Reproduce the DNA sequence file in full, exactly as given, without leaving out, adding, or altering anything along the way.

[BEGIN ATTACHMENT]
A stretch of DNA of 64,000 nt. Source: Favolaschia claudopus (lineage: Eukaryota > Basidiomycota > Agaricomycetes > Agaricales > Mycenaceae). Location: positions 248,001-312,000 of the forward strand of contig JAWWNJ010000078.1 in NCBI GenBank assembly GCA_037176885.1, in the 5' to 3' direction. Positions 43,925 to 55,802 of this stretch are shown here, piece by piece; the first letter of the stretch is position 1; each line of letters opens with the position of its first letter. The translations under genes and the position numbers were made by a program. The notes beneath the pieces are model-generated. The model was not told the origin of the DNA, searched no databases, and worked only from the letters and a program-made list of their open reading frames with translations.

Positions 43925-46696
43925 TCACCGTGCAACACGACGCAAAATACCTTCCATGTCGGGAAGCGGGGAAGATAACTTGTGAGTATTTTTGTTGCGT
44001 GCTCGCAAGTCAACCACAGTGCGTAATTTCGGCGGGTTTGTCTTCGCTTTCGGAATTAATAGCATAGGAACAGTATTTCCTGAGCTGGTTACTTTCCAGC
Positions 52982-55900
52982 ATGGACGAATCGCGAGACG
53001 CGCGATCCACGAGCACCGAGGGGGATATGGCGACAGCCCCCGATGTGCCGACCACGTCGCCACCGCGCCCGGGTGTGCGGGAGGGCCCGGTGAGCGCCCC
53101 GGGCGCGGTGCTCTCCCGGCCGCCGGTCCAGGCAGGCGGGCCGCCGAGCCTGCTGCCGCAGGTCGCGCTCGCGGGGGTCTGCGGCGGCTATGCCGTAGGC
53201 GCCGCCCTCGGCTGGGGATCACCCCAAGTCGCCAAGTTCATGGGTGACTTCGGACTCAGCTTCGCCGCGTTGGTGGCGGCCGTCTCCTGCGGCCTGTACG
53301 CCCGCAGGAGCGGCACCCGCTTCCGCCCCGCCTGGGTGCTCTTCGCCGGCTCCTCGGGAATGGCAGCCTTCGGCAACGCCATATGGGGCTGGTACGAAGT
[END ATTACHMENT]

A stretch of DNA of 64,000 nt. Source: Favolaschia claudopus (lineage: Eukaryota > Basidiomycota > Agaricomycetes > Agaricales > Mycenaceae). Location: positions 248,001-312,000 of the forward strand of contig JAWWNJ010000078.1 in NCBI GenBank assembly GCA_037176885.1, in the 5' to 3' direction. Positions 43,925 to 55,802 of this stretch are shown here, piece by piece; the first letter of the stretch is position 1; each line of letters opens with the position of its first letter. The translations under genes and the position numbers were made by a program. The notes beneath the pieces are model-generated. The model was not told the origin of the DNA, searched no databases, and worked only from the letters and a program-made list of their open reading frames with translations.

Positions 43925-46696
43925 TCACCGTGCAACACGACGCAAAATACCTTCCATGTCGGGAAGCGGGGAAGATAACTTGTGAGTATTTTTGTTGCGT
44001 GCTCGCAAGTCAACCACAGTGCGTAATTTCGGCGGGTTTGTCTTCGCTTTCGGAATTAATAGCATAGGAACAGTATTTCCTGAGCTGGTTACTTTCCAGC
Positions 52982-55900
52982 ATGGACGAATCGCGAGACG
53001 CGCGATCCACGAGCACCGAGGGGGATATGGCGACAGCCCCCGATGTGCCGACCACGTCGCCACCGCGCCCGGGTGTGCGGGAGGGCCCGGTGAGCGCCCC
53101 GGGCGCGGTGCTCTCCCGGCCGCCGGTCCAGGCAGGCGGGCCGCCGAGCCTGCTGCCGCAGGTCGCGCTCGCGGGGGTCTGCGGCGGCTATGCCGTAGGC
53201 GCCGCCCTCGGCTGGGGATCACCCCAAGTCGCCAAGTTCATGGGTGACTTCGGACTCAGCTTCGCCGCGTTGGTGGCGGCCGTCTCCTGCGGCCTGTACG
53301 CCCGCAGGAGCGGCACCCGCTTCCGCCCCGCCTGGGTGCTCTTCGCCGGCTCCTCGGGAATGGCAGCCTTCGGCAACGCCATATGGGGCTGGTACGAAGT